Allow me to invite you to hear our lecturer at the Randall Museum in San Francisco on Jan. 20 at 8 p.m. Gary Lincoff of New York is the author of several field guides generally found in many bookstores today. His lectures are light-hearted, amusing, and well-grounded scientifically.
Larry Stickney, Hayward
An accurate, if incomplete, picture
The article about the MSSF fair in the Oakland Museum was a bit unfair, don't you think? Your focus on weirdos left a lot out for folks reading to get a real feel for the event.
I was one of the "chefs from a Napa restaurant" doing the demo you mention. I was the guy doing the talking. I write about cooking and finding mushrooms for a magazine called Mushroom, the Journal of Wild Mushrooming. (Catchy title, huh?) And I write the Foragers' Report for the MSSF's Mycena News.
Anyhow, all in all you did a pretty good, accurate job. We mushroom folks are touchy about others writing about our goings-on because often major mistakes are communicated to those who really need to get the correct information.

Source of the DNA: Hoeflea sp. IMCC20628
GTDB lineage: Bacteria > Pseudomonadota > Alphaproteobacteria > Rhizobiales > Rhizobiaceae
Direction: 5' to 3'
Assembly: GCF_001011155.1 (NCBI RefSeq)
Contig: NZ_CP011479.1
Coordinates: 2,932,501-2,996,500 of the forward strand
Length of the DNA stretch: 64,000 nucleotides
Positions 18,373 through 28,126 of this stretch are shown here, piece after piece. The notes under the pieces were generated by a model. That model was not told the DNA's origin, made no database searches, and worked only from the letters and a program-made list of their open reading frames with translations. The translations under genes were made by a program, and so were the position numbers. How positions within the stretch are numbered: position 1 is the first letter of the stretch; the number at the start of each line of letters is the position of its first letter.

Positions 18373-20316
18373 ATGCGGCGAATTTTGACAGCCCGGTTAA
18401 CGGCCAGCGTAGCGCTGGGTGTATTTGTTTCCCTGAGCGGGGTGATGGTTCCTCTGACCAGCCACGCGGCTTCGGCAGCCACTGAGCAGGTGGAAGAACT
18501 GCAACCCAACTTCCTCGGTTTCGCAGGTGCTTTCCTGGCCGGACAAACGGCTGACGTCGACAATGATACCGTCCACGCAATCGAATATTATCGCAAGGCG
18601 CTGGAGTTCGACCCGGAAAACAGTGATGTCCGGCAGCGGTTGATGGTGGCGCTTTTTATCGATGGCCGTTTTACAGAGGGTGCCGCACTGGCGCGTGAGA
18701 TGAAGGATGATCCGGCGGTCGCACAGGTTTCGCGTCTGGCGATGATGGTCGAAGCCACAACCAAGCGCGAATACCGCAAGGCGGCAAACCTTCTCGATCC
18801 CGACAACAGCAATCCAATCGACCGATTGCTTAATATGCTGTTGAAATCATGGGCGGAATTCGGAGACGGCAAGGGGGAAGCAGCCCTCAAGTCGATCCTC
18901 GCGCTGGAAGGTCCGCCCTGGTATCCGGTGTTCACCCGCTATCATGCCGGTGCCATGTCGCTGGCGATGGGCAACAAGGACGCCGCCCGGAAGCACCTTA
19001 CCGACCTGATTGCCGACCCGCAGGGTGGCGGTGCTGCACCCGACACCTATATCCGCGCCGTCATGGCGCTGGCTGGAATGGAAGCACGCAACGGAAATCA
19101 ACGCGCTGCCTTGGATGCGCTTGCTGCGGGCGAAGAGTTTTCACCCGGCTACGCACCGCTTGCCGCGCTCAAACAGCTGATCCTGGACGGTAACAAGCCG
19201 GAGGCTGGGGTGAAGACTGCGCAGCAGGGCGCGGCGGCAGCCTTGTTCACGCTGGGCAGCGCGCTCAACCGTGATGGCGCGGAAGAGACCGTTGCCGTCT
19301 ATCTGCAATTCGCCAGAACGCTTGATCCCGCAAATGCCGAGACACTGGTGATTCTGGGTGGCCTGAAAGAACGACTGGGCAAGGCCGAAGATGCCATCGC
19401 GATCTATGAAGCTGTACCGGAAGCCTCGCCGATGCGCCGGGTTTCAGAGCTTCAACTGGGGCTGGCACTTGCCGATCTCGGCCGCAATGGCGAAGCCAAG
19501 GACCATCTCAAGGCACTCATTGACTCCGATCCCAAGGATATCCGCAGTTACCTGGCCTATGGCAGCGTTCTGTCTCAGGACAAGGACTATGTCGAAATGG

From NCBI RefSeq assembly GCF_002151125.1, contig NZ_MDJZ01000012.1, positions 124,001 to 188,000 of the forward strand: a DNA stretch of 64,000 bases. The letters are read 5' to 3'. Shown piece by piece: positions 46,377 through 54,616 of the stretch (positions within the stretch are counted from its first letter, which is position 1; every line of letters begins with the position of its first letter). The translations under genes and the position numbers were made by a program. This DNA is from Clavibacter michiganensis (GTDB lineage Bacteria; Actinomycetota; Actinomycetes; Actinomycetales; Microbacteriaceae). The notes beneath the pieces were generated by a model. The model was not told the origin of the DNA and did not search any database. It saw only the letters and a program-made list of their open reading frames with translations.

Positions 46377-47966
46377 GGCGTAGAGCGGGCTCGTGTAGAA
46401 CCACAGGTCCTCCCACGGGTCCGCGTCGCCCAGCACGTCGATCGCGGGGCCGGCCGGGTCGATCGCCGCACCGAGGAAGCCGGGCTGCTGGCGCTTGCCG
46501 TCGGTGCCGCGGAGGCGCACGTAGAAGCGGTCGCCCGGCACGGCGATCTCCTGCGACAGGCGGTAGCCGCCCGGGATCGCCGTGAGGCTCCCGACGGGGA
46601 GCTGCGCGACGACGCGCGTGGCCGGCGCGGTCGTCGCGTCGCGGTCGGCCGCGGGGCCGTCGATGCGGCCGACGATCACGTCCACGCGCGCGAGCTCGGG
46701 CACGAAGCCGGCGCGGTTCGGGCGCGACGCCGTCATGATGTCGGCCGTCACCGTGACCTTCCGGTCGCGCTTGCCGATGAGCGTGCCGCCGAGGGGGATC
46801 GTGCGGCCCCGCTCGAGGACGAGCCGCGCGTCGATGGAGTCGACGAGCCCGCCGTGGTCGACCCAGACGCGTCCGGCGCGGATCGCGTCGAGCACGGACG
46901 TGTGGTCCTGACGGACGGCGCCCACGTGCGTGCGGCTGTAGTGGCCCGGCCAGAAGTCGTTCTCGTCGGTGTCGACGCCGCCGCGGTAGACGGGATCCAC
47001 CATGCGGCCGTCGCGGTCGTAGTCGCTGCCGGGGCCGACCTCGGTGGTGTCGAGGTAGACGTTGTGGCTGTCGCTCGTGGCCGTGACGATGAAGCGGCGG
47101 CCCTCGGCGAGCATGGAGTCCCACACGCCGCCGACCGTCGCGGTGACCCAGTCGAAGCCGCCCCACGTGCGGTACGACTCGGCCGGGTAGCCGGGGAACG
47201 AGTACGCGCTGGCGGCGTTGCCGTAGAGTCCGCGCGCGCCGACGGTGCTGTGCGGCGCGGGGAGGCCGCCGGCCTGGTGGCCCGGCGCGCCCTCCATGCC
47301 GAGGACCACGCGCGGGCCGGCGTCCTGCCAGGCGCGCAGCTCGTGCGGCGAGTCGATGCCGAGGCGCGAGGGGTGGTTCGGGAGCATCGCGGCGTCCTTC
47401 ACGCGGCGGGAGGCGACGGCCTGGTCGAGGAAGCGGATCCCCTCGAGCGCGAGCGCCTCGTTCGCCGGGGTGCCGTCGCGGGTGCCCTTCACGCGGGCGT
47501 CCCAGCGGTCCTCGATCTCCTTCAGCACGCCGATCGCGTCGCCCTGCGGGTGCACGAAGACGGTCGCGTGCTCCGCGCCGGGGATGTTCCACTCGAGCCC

Patrick Hamilton, Cotati
An item in the December 24 Bottom Feeder column ("Dental Damnation") incorrectly implied that rap executive Irv Gotti was accompanied by an eighteen-year-old woman when he was stopped recently at an Oakland Coliseum security checkpoint. The woman was actually working with event security and had no association with Gotti. We regret the error.
Seven Days - January 16, 3:41 PM
Seven Days - January 16, 7:54 AM
Seven Days - January 12, 12:40 PM
Seven Days - January 11, 4:53 PM
Seven Days - January 10, 4:38 PM